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Mar
4
awarded  Citizen Patrol
Mar
4
comment “If everyone in front of you is bald, then you're bald.” Does this logically mean that the first person is bald?
What is off-putting is that numerous other people, including Simon Klaver in his answer, and DanielV, in his comment above, noted that your "if your original conditional statement holds, another one holds as well" is completely baseless, and yet you simply ignored this ... which I suppose is consistent with inventing the baseless claim in the first place. Also baseless is "There's an understood but unstated ...". Making random unsupported assumptions is no way to go about determining what are the logical implications of a statement, and it's quite off-putting to not first seek concurrence.
Feb
26
comment “If everyone in front of you is bald, then you're bald.” Does this logically mean that the first person is bald?
@CarlMummert The comments sections on YouTube videos about .(9) = 1 or the Collatz conjecture are full of mathematical illiterates who are absolutely certain that they know better than all the world's mathematicians, but it's sad to see that such folk are now posting at math.stackexchange
Feb
26
comment “If everyone in front of you is bald, then you're bald.” Does this logically mean that the first person is bald?
@BenjaminLindqvist Yes, it's bizarre that someone would whine about comments pointing out errors in their answer -- that's a large part of why there are comments. But I suppose it is to be expected of someone who thinks that people who are competent at logic are "total jerks". And this drivel about "context" is funny; the context is a question in a math/logic forum about the formal implications of a statement. The context is also about being bald, not "bold".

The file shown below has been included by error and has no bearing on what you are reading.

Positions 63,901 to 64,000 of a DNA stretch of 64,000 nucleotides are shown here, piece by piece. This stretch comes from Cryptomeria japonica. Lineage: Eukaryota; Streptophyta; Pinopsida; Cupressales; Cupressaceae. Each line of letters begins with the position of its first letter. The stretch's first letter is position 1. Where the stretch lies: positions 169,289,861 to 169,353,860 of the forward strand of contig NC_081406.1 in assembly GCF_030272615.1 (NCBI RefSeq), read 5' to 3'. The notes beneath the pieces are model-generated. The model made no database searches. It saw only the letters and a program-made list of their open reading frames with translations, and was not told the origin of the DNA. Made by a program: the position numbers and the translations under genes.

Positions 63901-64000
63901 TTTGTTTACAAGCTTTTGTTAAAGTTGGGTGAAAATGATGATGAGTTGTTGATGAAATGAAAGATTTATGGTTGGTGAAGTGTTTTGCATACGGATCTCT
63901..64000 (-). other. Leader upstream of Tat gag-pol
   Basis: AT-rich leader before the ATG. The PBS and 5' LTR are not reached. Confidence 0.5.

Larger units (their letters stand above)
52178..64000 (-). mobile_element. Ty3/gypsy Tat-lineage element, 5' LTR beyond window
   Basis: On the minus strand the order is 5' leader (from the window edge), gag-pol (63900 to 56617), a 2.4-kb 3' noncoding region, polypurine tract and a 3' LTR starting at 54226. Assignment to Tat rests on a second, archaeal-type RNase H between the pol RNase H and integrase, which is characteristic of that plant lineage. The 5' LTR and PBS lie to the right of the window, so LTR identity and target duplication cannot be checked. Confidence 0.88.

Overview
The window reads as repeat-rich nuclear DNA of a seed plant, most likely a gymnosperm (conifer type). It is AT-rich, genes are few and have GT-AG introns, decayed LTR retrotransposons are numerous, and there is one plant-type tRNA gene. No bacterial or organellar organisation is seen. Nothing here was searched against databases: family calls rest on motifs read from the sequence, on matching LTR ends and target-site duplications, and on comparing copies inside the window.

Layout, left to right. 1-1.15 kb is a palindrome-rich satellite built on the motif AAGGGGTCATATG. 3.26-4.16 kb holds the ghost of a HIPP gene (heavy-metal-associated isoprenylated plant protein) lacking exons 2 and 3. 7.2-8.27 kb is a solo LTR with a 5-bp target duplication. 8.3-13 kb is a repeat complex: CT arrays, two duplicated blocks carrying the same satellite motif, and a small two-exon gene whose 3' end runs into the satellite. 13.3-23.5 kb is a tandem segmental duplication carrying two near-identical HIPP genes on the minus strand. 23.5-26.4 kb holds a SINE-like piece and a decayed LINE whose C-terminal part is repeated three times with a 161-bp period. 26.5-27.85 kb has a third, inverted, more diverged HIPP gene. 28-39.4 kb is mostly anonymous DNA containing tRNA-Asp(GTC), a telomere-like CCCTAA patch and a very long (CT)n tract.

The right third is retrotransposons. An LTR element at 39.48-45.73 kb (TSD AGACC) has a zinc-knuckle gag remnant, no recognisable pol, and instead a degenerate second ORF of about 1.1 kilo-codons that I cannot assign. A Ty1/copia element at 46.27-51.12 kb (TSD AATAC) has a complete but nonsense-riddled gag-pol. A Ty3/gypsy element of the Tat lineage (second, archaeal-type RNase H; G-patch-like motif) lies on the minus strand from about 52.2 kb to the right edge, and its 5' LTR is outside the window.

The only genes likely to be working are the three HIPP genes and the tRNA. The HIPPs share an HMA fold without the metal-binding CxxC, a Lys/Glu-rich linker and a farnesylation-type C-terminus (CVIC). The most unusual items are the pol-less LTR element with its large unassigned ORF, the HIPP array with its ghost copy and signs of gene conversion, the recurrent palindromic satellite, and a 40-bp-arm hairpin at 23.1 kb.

Feb
26
comment “If everyone in front of you is bald, then you're bald.” Does this logically mean that the first person is bald?
" But the original statement was framed in English, not formal logic." -- This is silly sophistry. The question, asked in a math/logic forum, is about the formal implications of the statement. If the statement is to be taken to have vague indeterminate meaning, then it is pointless to ask the question and any answer is acceptable.
Feb
26
comment “If everyone in front of you is bald, then you're bald.” Does this logically mean that the first person is bald?